The departmental camp superintendent admits certain flaws: some accommodation facilities require renovations, obsolete machinery and equipment should be replaced, playgrounds need to be updated. Last year, a group of children from Siberia had contracted an enteric infection, but the incident was hushed up. The camp managed to avoid a media scandal and excessive attention from law enforcement authorities.
“Siberian children have low immune resistance. They are not adopted to local bacteria, that is the reason. Apparently, they bought fruits on the market in the nearby Kamizyak township and ate those unwashed,” – the superintendent shares his thoughts.
“How did you manage to hush up the incident?” – I ask.
He smiles: “Don’t you really understand? We just made arrangements with the doctors to keep it quiet. Of course, we had to pay ‘remuneration’. But the medical personnel also don’t want audits and checks – that’s why the controlling bodies never heard of it. The children received a course of antibiotics and quickly recovered,” – the superintendent explains.
Spring is a busy season for the superintendent. The camp prepares for the opening. And officials from control bodies receive bribes. Officers of EMERCOM, Rospotrebnadzor, regional education and health ministries, labor protection department, building inspection, etc. visit the children’s institution and discover violations and shortcomings.
“I agree with them and promise to fix everything by the beginning of the first shift. Then I give the documents that must be signed together with an envelope with a certain amount of money. If the official refuses to sign, it means that the amount is insufficient. I add more money, and the issue is resolved,” – the superintendent tells honestly.
According to my source, the amount of bribes increases every year. Rospotrebnadzor and fire safety officers are the ‘most expensive’. For instance, last spring these inspectors were receiving 10 thousand rubles for each visit and each signed paper.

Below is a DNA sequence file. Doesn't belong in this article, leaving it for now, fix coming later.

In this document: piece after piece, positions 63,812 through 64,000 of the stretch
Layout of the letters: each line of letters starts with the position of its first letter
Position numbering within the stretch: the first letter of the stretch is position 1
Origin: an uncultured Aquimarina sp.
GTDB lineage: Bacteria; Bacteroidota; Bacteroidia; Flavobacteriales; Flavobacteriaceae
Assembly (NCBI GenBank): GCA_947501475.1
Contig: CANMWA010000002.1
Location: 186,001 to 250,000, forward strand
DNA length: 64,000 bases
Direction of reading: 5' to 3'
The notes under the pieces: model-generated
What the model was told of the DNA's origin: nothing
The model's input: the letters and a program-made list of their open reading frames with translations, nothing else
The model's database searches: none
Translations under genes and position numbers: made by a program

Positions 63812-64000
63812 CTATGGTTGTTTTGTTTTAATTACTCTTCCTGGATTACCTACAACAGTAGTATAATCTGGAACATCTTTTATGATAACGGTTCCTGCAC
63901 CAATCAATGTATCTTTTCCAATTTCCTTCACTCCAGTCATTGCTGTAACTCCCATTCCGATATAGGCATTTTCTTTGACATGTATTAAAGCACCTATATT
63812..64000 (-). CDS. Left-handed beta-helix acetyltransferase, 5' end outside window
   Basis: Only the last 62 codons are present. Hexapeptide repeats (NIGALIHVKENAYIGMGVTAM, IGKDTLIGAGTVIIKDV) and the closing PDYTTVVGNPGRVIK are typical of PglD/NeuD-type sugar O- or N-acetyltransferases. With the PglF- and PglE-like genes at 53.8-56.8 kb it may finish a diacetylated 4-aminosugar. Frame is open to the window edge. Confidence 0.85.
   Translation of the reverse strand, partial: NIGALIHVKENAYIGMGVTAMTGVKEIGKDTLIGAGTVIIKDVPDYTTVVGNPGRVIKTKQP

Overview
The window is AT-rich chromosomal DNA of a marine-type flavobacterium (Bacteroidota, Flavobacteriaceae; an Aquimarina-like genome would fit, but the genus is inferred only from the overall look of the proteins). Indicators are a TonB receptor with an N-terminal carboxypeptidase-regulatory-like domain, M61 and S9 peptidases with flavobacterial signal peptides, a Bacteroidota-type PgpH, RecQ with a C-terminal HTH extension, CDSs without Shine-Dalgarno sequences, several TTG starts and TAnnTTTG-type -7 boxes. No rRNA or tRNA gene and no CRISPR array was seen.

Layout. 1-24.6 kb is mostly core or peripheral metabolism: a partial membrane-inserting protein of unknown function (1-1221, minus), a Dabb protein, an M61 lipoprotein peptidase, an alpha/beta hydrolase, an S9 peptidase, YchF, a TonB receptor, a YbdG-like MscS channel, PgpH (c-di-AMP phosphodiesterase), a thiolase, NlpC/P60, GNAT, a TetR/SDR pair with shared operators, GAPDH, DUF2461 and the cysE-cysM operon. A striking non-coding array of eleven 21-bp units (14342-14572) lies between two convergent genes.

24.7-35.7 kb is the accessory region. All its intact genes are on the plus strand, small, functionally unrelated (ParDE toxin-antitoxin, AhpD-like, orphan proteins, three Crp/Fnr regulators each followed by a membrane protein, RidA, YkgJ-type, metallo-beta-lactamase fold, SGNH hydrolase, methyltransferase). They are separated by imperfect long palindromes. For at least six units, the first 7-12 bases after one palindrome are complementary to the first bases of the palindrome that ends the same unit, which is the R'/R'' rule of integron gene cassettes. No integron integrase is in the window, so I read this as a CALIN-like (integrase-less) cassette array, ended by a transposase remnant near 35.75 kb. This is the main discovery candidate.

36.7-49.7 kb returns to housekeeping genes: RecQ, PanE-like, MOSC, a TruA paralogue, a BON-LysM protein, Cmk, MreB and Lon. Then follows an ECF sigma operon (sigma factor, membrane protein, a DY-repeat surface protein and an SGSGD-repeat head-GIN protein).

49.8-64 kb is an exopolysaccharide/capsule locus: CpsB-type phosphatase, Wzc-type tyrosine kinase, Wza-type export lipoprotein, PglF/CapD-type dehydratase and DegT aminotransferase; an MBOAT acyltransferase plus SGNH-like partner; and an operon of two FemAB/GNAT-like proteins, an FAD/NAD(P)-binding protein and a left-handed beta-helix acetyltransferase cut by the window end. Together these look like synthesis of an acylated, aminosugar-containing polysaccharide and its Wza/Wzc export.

“Why don’t you just fix the violations and stop paying them?” – I ask.
“Based on my experience, officials will always find a flaw. It’s cheaper to pay them rather than satisfy all their requirements. To be honest, some regulations are unreasonable and very difficult to comply with. For example, why do we need fire extinguishers in every room?” – my source explains.
Why train children to be ‘Robinsons’?
When parents send their child to a summer camp, they expect that his health strengthens there, that he meets new friends and gets interesting experiences. So-called eco-tourism becomes more and more popular nowadays: children live in tents, cook on the campfire, etc. How safe is such recreation? Shouldn’t it be banned?
Leonid Somov, a father of two teenagers, believes that it is not a big deal if the children live without comforts of the civilization for a week or two: “My sons Misha and Stepka have visited a tent camp located on an island in the middle of the Volga River twice. There is even no electricity there. But tons of romance. Campfires, starry skies, baked potato, smell of canned stewed meat – the Internet will never substitute such experiences. This is how the real childhood should look like. I am confident in the professional competence of instructors, and my guys like this life. Everybody needs to get away from it all – at least, for two weeks in a year,” – the man says.
Many parents totally disagree with this opinion, including Elizaveta Romanovskaya: “I believe that it is irresponsible to send children to live in tents and feed mosquitoes. You can’t predict all hazards awaiting kids in the wilderness. What if a poisonous spider bites them? Or a snake creeps inside? Injuries, bruises, scratches, microbes, and parasites that infest waters. Not to mention eating canned foods,” – she lists the risks faced by young ‘Robinsons’.
Of course, eco-tourism is the cheapest recreation type for its providers. You just hire instructors and purchase tents. All other components (sun, air, and water) are provided by mother nature. If the children take food from home, Rospotrebnadzor should have no more objections.
Such camps – both legal and not – are being opened everywhere in the recent years. It is no surprise that they often win summer recreation tenders for children from needy and troubled families – because their prices are the lowest. The officials are happy because they save budget funds. And the businessmen are happy because they get state budget funding without major investments. But the children my be harmed. Although nobody cared of this before the tragedy on the Syamozero lake on June 18, 2016.